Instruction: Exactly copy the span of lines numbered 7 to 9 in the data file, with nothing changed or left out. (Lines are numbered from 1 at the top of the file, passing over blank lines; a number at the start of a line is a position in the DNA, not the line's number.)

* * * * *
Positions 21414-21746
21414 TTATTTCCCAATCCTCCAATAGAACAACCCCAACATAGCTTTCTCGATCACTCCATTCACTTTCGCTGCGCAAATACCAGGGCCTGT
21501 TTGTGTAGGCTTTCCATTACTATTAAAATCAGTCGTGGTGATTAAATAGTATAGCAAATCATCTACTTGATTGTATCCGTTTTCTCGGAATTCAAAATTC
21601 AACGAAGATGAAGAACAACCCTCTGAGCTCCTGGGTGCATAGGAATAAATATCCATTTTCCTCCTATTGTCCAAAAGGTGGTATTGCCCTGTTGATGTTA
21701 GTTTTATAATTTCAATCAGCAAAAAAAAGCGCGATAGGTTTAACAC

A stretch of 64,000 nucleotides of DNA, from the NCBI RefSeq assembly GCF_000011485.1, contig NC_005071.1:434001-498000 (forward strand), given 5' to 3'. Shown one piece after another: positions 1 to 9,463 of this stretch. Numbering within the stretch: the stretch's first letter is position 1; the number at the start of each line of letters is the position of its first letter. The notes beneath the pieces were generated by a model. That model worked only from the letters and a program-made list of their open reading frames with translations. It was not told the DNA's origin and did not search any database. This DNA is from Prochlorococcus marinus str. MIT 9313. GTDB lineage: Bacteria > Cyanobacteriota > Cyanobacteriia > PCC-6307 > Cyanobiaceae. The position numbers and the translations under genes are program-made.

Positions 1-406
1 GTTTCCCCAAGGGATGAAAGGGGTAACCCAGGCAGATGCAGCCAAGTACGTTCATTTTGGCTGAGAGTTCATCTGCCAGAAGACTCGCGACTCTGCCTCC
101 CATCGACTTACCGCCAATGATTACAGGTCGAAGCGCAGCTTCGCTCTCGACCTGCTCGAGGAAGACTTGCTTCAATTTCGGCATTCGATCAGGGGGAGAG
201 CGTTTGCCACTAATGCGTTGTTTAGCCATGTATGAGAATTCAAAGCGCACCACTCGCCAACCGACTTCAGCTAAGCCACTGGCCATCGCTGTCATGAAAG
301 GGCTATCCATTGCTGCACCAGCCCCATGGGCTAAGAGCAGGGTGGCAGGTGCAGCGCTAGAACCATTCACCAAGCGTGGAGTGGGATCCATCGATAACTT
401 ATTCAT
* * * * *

Positions 1-406
1 GTTTCCCCAAGGGATGAAAGGGGTAACCCAGGCAGATGCAGCCAAGTACGTTCATTTTGGCTGAGAGTTCATCTGCCAGAAGACTCGCGACTCTGCCTCC
101 CATCGACTTACCGCCAATGATTACAGGTCGAAGCGCAGCTTCGCTCTCGACCTGCTCGAGGAAGACTTGCTTCAATTTCGGCATTCGATCAGGGGGAGAG